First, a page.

Denial of service is a well-recognised and notorious attack, designed to target either an individual or a business to overload their infrastructure. This article will provide an overview for denial of service attacks, how they are performed and some techniques that attackers use to pass by undetected.
With a standard denial of service attack, the primary objective is to overload a core piece of equipment with requests. When a server receives a connection request from an individual, this information will be processed by the server to establish a full connection with the client. This processing time is minimal but is a mandatory part of the process. To take advantage of the time to process, a denial of service attack will send a horde of requests that are designed to overwhelm the recipient server with traffic that it is unable to handle.
The remediation against a denial of service attack is, in most cases, to ensure that there are enough resources available to withstand the traffic and allow the business enough time to determine if this is legitimate or not. There are also third-party providers who will act as a gateway for your traffic to ensure that they are the main recipient of this data, and filter traffic to ensure that your server receives legitimate requests.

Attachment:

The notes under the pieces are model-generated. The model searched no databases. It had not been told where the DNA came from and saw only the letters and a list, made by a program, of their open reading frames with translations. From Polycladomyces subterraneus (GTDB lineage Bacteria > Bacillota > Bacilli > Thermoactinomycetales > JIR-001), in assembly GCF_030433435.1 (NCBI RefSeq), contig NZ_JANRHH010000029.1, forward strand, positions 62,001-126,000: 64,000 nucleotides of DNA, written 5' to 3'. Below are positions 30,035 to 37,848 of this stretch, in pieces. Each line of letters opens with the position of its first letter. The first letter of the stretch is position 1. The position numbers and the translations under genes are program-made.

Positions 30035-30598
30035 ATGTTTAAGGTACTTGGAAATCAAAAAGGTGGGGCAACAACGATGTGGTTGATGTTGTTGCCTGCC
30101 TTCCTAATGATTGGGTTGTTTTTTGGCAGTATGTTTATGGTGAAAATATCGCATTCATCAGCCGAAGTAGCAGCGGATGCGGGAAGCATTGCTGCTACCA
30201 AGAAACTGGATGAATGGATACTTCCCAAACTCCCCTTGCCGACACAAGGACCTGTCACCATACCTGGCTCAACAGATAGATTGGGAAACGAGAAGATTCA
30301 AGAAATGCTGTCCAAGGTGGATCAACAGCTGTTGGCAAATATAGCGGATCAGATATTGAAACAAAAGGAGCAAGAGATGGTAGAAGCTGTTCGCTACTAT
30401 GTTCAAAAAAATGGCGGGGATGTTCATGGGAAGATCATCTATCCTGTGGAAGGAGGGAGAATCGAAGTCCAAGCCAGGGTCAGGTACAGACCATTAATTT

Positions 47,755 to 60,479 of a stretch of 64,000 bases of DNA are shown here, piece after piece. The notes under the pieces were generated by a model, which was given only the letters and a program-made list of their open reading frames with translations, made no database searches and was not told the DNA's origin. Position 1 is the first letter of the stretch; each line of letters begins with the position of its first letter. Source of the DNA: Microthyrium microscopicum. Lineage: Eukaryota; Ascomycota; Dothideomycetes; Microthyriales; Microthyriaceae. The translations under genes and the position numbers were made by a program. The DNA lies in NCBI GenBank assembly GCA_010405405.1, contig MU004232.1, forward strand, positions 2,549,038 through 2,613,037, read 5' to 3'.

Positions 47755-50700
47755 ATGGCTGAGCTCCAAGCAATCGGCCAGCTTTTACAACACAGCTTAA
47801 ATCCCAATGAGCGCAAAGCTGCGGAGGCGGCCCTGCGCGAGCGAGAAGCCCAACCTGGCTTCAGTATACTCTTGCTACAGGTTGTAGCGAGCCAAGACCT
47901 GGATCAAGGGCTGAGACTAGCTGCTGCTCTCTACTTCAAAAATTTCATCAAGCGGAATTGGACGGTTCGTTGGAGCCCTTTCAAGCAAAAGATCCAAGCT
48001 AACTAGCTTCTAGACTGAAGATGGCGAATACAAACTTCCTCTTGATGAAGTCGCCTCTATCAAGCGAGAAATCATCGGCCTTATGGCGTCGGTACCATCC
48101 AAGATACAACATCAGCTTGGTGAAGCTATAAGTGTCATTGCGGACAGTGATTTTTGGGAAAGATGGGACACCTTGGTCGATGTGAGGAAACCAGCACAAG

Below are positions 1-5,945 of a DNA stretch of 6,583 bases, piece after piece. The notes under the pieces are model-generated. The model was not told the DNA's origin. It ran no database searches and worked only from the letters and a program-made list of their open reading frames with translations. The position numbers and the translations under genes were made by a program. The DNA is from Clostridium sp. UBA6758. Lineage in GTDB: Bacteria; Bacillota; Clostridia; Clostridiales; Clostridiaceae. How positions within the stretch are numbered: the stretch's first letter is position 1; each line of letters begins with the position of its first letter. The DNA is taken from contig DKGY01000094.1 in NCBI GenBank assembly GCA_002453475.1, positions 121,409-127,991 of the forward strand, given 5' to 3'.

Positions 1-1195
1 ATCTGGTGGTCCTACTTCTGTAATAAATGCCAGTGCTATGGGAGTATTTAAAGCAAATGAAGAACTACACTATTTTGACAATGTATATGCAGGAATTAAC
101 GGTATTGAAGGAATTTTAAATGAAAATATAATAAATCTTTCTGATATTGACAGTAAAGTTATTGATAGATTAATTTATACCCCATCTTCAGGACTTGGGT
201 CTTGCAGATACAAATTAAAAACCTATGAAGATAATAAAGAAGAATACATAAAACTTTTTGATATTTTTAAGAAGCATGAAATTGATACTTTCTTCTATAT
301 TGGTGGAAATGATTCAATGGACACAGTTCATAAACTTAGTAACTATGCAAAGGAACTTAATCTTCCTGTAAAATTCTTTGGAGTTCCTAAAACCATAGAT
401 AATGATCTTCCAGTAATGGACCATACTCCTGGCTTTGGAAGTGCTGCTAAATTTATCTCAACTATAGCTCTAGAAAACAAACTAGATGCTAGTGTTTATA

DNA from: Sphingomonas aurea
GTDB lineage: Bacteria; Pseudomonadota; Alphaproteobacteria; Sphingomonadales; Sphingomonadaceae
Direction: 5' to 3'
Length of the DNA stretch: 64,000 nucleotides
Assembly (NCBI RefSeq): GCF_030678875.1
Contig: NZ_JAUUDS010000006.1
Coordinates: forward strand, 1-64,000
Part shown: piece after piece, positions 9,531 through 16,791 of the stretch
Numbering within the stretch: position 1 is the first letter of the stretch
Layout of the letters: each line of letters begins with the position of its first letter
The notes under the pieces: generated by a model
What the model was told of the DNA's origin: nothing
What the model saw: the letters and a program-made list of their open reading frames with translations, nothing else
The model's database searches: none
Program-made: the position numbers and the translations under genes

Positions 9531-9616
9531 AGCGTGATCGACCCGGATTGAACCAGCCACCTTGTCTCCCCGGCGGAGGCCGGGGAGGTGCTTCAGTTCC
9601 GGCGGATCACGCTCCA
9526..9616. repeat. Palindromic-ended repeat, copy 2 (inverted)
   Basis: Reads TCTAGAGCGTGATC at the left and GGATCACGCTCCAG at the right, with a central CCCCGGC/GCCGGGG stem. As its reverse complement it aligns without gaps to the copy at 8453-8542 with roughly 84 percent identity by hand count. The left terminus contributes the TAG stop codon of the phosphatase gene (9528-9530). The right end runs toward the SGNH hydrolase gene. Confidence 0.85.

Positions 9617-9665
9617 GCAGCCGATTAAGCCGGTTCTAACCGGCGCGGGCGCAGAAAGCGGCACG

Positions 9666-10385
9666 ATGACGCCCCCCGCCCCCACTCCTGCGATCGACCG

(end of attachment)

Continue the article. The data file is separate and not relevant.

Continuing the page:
As a penetration tester, you will almost never require any type of denial of service attack, as the sole intention of this is typically to disrupt business. These attacks are, in most cases, purposely designed to be malicious and cause disruption. The main goal as a business is to have a strategy in the event of an attack and carry out your action plan in rapid response to minimise downtime.